The user interface 205 comprises an exemplary user interface to the user that comprises keyboard 210 and mouse 215. Any type of user interface may be used that allows a user to select or enter a topic for use by system 10, browse the Internet, add examples to the labeled example table 220, etc. The user browses the Web, selects examples for use by system 10 to illustrate a topic the user wishes to analyze. The user labels the examples as positive examples and negative examples, manually classifying a few Web pages. System 10 uses the positive examples to determine which Web pages are “on topic”. System 10 uses the negative examples to reject Web pages that are “off topic”. System 10 stores the selected and labeled Web pages in the labeled example table 220. The labeled example table 220 comprises a table or a database.

The hypertext classifier trainer 225 learns how to classify Web pages as being on-topic or off-topic by examining the positive examples and the negative examples stored in the labeled example table 220. The hypertext classifier trainer 225 generates a model from the positive examples and the negative examples. The model is stored in the focused topic classifier model 230. A user does not have to explicitly provide rules used by the hypertext classifier trainer 225 to classify Web pages. Rather, the hypertext classifier trainer 225 generates a set of rules by viewing the positive examples and the negative examples that capture the topic of interest.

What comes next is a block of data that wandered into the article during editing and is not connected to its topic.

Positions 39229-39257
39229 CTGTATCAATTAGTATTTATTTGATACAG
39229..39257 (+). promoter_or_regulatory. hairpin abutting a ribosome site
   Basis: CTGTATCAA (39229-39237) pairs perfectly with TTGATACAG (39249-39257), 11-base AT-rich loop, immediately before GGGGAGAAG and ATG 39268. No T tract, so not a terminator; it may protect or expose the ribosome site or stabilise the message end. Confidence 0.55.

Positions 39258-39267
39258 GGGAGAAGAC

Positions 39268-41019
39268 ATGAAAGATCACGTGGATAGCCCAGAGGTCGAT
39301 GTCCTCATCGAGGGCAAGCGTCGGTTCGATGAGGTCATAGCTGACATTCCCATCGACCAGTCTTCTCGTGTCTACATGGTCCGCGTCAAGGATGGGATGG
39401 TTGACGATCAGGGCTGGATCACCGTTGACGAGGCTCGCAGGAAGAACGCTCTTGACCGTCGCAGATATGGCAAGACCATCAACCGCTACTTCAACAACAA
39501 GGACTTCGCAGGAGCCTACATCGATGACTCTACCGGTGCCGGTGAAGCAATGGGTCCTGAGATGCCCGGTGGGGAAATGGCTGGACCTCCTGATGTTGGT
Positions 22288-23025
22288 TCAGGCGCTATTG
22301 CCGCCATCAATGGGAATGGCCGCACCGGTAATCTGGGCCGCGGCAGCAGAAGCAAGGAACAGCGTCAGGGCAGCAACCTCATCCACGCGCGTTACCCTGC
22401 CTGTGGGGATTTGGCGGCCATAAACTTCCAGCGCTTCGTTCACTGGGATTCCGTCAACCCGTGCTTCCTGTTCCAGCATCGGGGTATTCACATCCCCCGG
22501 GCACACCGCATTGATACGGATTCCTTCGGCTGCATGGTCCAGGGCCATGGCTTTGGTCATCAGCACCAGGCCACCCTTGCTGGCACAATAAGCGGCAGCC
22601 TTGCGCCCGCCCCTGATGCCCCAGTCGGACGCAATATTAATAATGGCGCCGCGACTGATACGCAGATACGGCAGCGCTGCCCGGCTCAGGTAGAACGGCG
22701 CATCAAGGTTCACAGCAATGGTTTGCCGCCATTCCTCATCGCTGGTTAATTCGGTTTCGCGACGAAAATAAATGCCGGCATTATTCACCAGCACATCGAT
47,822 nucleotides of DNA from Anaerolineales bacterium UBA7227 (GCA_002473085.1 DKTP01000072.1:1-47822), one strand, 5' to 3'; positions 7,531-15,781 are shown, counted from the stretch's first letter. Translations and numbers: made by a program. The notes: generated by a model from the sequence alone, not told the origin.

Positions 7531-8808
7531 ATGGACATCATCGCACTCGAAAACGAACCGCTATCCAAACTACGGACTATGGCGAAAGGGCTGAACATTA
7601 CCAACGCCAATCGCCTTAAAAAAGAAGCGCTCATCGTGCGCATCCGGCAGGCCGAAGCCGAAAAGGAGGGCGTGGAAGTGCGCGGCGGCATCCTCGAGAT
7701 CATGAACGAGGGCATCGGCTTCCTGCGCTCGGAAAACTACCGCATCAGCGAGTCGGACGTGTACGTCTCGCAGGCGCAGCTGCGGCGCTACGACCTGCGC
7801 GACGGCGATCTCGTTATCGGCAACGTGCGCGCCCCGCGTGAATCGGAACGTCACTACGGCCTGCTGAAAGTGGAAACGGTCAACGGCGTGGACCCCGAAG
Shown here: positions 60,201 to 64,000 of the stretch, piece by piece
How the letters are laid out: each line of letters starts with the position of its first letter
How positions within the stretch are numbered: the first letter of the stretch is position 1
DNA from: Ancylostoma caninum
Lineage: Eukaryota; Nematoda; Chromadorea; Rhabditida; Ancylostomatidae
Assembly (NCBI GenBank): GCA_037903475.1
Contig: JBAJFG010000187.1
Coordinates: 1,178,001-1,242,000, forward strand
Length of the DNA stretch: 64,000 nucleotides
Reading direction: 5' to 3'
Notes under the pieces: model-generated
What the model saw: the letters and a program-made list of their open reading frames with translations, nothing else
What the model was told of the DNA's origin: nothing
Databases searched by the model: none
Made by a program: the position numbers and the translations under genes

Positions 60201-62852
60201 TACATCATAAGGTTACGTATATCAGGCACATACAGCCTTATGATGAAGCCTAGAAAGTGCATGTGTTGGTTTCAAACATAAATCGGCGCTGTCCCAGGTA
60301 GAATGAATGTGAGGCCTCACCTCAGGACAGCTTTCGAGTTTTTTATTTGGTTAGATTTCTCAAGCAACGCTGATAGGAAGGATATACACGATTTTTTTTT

For example, the user may wish to obtain a focused sampling of the topic of cycling (bicycling). The user browses the Web and identifies several Web pages on cycling that comprise the topic of interest, and several pages that do not comprise the topic of interest. The user adds the example Web pages to the labeled example table 220 and labels the example pages either positive or negative. For example, a user may be interested in the topic of cycling, but not the topic of mountain biking. Web pages comprising the topic “mountain biking” are labeled as negative examples. The hypertext classifier trainer 225 examines the positive and negative examples and reduces the positive examples and the negative examples to a set of rules and parameters in the form of a model. System 10 writes the resulting model to the focused topic classifier model 230.

The focused random walk controller 250 uses the model stored in the focused topic classifier model 230 to classify Web pages during a focused random walk performed by system 10. Any standard classifier can be used by system 10 in the focused random walk controller 250. The focused random walk controller 250 fetches a Web page via network 35 as determined by the focused random walk and determines whether the Web page is on-topic according to the model.

At the user interface 205, the user manually classifies a few Web pages for use by the hypertext classifier trainer 225. As system 10 generates the focused sample, the user may select and manually classify additional examples via the user interface 205 to modify or refine the classification process of system 10. Consequently, the model created by the hypertext classifier trainer 225 is dynamic; the model changes as the user adds positive examples or negative examples to the labeled example table 220.